NHL Draft Notes: Familiar Paths
Notes gathered from four NCAA-bound selections in Friday's first round of the NHL Draft.

Alex Tuch (left) and Sonny Milano, headed to BC in the fall, were taken two picks apart Friday night.

By Nate Ewell

In the moments after being called to the stage at the NHL Draft and meeting their new organization’s executives, prospects are whisked through a whirlwind of interviews, photo sessions and autograph signings.

News Release: Four Selected in NHL Draft's First Round

U.S. NTDP teammates Sonny Milano and Alex Tuch, taken two picks apart in Friday’s first round of the NHL Draft, at least had a familiar face nearby as they ran the gauntlet one after another. Only strange part: they were in different jerseys.

After two years together in Ann Arbor, Milano and Tuch will embark on their college careers together as freshmen at Boston College this fall. Beyond that, their pro careers would diverge toward Columbus and Minnesota, the teams that selected them Friday night.

“We’re pretty close,” Tuch said while being interviewed about 10 yards from where Milano’s session had just concluded. “We grew up playing against each other. The draft has been a little friendly competition – no bets, but bragging rights you could say.”

Milano got those by a few minutes. The linemates for Team USA will now return to working together, potentially on the same line at BC. Milano’s puckhandling wizardry has drawn comparisons to Johnny Gaudreau, and he admitted that Gaudreau’s success was one of the things that drew him to BC.

“He’s a skilled player, and that’s what I consider myself,” he said. “To see what he did there, yeah definitely [it was an inspiration].”

Tuch, meanwhile, is a big power forward in the mold of Kevin Hayes, the nation’s No. 2 scorer last year behind Gaudreau.

“I’m a little grittier, maybe more physical,” Tuch said when asked to compare his game to Hayes. “But we’re both big right wings who like to shoot the puck coming down the wing.”

Both Milano and Tuch have signed national letters of intent with the Eagles, though some have said Milano may jump to the Ontario Hockey League instead. When asked at the draft if that was a possibility, he reaffirmed his commitment: “No,” he said flatly. “I’m going to BC.”

Larkin Achieves Dream

The phrase “dream come true” gets thrown around a lot at the NHL Draft. But when Dylan Larkin got snapped up by Detroit at No. 15 after being quoted in papers as hoping to go to the Red Wings, there was documented confirmation that he was being honest.

Larkin, the Waterford, Mich., could achieve his hockey dreams without ever playing for a team outside his home state. The U.S. NTDP star is headed to Michigan in the fall, and now his pro future lies in Detroit (with a possible stop with the AHL’s Grand Rapids Griffins).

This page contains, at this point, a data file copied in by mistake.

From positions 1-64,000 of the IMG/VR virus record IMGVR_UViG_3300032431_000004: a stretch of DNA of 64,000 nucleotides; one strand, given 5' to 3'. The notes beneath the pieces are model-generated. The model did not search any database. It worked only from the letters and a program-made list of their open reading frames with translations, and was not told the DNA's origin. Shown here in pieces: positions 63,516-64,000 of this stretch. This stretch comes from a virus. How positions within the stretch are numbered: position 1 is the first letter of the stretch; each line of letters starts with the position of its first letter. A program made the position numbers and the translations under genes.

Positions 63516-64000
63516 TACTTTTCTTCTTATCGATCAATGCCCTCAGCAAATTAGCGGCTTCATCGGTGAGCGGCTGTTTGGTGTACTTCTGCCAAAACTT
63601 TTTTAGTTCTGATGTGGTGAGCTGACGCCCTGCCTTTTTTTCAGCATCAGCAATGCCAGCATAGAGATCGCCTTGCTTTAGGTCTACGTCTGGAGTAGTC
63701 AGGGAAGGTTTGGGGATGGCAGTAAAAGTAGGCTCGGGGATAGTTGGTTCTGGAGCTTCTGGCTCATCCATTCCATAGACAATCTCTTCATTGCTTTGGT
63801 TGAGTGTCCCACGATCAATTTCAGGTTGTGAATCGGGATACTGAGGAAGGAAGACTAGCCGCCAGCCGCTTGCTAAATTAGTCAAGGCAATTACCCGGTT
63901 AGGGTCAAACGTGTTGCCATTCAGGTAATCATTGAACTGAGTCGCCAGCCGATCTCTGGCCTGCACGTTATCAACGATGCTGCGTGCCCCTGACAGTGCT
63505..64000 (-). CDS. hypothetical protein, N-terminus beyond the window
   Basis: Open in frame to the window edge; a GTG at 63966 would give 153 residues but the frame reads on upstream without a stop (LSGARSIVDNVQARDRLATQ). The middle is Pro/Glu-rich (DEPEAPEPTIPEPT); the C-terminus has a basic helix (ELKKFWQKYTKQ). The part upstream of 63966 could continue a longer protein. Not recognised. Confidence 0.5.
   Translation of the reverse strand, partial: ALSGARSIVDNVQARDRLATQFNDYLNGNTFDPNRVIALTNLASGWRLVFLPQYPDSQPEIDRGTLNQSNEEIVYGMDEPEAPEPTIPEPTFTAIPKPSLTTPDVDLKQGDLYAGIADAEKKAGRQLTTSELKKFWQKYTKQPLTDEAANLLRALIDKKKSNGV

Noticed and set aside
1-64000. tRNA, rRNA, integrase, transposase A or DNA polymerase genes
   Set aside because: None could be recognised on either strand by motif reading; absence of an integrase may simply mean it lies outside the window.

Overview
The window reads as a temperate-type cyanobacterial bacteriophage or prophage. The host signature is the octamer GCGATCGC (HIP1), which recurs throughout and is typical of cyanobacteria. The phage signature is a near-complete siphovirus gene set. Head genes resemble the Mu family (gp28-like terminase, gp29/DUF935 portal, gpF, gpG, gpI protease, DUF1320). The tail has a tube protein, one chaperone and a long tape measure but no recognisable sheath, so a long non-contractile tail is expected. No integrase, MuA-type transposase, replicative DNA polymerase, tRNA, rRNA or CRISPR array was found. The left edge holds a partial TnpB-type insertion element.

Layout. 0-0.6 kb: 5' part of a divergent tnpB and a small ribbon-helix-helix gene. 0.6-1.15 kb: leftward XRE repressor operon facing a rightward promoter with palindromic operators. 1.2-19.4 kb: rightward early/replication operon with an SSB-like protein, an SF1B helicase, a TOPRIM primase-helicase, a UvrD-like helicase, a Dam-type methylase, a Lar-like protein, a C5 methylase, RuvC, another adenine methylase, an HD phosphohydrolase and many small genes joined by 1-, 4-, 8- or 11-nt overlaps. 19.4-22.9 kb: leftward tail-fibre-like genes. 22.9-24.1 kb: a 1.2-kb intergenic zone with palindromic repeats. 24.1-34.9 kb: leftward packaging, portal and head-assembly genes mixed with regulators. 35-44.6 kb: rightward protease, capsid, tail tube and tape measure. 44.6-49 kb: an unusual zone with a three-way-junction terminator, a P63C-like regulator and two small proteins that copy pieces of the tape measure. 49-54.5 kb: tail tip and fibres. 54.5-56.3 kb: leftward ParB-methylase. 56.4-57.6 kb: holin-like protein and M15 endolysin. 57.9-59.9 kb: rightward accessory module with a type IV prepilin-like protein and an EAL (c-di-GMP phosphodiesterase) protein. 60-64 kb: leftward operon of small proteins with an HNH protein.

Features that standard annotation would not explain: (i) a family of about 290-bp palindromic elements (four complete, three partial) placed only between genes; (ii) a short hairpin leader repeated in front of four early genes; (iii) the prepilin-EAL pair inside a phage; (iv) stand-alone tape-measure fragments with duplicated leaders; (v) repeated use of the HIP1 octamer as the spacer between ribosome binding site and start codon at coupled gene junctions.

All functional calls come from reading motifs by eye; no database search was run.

Before getting too far down that road he has more dreams to accomplish, beginning this fall. Though he played at Yost Ice Arena as a visitor this year, he’s looking forward to a new perspective in Maize and Blue.

“I think it will be cool to come down those stairs on the other side,” he said. “I was pretty nervous for that game this year. Yost is a special place. They’re passionate fans, it should be fun.”

Schmaltz continues tradition

Nick Schmaltz seems to be following some well-worn paths. It’s family tradition to play at North Dakota – whether it’s his father and uncle on the football team or his brother, Jordan, with hockey. He and Jordan also share the distinction of both being first-round picks.

Now he’ll become part of the North Dakota-to-the-Blackhawks tradition that has seen a number of players go from the school that used to wear the Indian-head logo to the NHL team that still does. Former Sioux and Blackhawk stars like Troy Murray and Ed Belfour have given way to Jonathan Toews.

Schmaltz, who grew up in Madison, Wis., and played for the Chicago Mission, noted that he grew up a Blackhawks fan – but he didn’t have any Blackhawk posters on his bedroom wall.

“No,” he said, “I have a North Dakota Sioux head painted on my wall.”

Headed to the right places

Part of the appeal of taking the likes of Larkin, Milano, Tuch and Schmaltz: NHL general managers know they are going to schools with proven track records of developing prospects.

Boston College had 26 alums in the NHL this season. Michigan had 19. North Dakota had 12, five of whom wore a letter for their team.

Larkin said that one of the first things he heard when he met the Red Wings’ brass was head coach Mike Babcock’s assurance that he was headed to a good place, playing for his good friend Red Berenson. Chicago general manager Stan Bowman told Brad Schlossman of the Grand Forks Herald that North Dakota had been good to them before, as in Toews’s case.

Minnesota assistant general manager Brent Flahr raved about Boston College.

“That’s a factor for sure, especially for a bigger guy who is going to get to play with some skilled players,” he said. “Players over the last number of years have really developed well there. They play a brand of hockey that’s offensive and he’ll develop his skill. They skate, they do all the things we want him to do. It’s a good option for us for sure.”